Bob Barr

The federal government, of course, has long leveraged its financial power as a way to direct the actions of state agencies that become addicted to the cash fix. One well-known example was the National Minimum Drinking Age Act of 1984, which threatened to cut 10 percent of federal highway funds in states that failed to increase the minimum drinking age to 21. The states, eager not to lose federal highway funds, quickly kowtowed to Uncle Sam, notwithstanding the fact that the power to set a minimum age for alcohol consumption was not considered a federal responsibility.

Similarly, states face challenges today in deciding whether to accept their position in the president’s Affordable Healthcare Act, which would require them to vastly expand Medicaid coverage in return for some federal dollars. In a rare break with customary acquiescence by state government, Texas Governor Rick Perry and 18 other Republican governors are refusing to bite this baited hooked, even though it could wind up costing their states billions of dollars in federal funding.

“Texas will not be held hostage to the Obama administration’s attempt to force us into this fool’s errand,” Perry told reporters this week at a press conference about his decision to refuse Obamacare’s new Medicaid requirements. Perry also said that other governors who fell into the Obama administration’s fiscal honeypot would “come to rue the day” as healthcare costs rise, pushing states further into debt.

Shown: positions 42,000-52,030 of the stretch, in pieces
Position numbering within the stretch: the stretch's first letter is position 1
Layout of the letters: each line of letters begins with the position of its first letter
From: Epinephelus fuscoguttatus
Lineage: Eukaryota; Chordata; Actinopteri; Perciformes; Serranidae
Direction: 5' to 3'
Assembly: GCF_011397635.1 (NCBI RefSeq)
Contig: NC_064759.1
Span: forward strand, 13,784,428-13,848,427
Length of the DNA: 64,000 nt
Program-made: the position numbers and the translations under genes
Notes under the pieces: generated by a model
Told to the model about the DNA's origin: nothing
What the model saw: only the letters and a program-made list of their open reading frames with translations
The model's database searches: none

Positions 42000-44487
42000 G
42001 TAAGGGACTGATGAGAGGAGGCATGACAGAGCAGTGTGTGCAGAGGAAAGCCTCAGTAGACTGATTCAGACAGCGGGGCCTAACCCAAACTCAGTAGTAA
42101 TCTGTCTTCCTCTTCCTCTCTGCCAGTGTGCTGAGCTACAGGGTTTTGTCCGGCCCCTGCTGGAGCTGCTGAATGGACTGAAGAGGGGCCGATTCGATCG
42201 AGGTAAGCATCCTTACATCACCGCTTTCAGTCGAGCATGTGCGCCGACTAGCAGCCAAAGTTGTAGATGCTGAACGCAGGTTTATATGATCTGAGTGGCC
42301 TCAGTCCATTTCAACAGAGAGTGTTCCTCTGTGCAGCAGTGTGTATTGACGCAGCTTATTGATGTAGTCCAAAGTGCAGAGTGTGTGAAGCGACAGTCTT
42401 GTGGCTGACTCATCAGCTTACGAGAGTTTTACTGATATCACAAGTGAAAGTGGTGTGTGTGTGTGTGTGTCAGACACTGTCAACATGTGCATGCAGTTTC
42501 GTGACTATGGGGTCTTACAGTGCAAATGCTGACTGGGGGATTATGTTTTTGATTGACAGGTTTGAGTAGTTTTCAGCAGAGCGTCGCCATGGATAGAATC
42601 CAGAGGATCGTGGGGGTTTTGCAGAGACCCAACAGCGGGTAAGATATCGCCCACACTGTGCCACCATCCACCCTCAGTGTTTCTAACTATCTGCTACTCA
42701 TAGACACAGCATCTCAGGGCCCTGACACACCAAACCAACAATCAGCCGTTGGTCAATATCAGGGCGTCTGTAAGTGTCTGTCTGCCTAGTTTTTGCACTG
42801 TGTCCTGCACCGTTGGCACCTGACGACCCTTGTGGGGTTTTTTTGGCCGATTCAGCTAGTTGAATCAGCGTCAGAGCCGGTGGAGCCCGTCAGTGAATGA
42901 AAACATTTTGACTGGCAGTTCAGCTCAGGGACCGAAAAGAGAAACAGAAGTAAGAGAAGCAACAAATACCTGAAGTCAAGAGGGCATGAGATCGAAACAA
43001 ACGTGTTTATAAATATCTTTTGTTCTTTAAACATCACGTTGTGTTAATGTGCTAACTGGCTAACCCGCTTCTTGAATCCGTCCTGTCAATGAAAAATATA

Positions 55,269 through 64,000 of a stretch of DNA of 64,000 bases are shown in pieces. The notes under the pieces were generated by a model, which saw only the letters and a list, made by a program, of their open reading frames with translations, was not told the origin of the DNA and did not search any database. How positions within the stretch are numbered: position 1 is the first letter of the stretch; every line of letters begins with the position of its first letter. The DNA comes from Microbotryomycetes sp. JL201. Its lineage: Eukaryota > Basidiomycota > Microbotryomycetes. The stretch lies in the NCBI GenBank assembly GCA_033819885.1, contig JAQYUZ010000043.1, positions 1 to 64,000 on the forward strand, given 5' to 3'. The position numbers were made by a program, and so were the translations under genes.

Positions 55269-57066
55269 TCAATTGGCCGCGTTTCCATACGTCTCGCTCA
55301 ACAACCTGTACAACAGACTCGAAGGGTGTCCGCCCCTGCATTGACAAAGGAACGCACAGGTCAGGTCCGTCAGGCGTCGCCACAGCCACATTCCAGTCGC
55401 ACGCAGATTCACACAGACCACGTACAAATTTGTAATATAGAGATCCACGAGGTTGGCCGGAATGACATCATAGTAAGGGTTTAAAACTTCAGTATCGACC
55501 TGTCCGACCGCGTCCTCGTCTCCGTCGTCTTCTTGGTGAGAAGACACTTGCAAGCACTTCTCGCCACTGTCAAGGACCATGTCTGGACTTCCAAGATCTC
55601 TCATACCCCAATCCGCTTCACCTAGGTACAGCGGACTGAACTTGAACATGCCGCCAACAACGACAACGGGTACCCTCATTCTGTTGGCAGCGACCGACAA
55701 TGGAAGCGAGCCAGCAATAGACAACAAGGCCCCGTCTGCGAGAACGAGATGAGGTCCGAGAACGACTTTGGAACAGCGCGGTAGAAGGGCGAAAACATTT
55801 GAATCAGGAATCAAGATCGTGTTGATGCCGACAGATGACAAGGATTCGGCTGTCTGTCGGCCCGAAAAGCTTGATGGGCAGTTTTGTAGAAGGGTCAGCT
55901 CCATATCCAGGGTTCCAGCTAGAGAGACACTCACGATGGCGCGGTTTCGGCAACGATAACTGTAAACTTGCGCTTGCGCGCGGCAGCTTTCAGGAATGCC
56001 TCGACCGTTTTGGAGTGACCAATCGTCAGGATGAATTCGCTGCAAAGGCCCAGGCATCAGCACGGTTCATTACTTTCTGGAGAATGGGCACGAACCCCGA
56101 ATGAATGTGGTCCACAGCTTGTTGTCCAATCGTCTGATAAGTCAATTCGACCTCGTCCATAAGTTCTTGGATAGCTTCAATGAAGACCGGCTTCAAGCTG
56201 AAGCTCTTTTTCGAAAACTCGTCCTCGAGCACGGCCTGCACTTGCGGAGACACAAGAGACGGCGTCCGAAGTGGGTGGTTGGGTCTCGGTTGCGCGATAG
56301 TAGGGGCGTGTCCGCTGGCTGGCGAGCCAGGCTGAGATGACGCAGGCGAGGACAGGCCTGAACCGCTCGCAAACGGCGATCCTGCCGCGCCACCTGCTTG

Perry understands what many other state officials fail to realize: federal dollars are an addictive drug that comes always with strings attached. Accepting federal funding undermines state sovereignty as states become beholden to federal requirements in order to keep the money flowing. It grabs hold of government institutions just as it does with individuals like Beverly Hall.

Human nature -- and the inherent nature of bureaucracies to perpetuate themselves with funding -- unfortunately means this problem will remain with us so long as Washington money continues to serve as the tail wagging the government dog.


Bob Barr

Bob Barr represented Georgia’s 7th district in the U.S. House of Representatives from 1995 -2003 and as U.S. Attorney for the Northern District of Georgia from 1986-1990.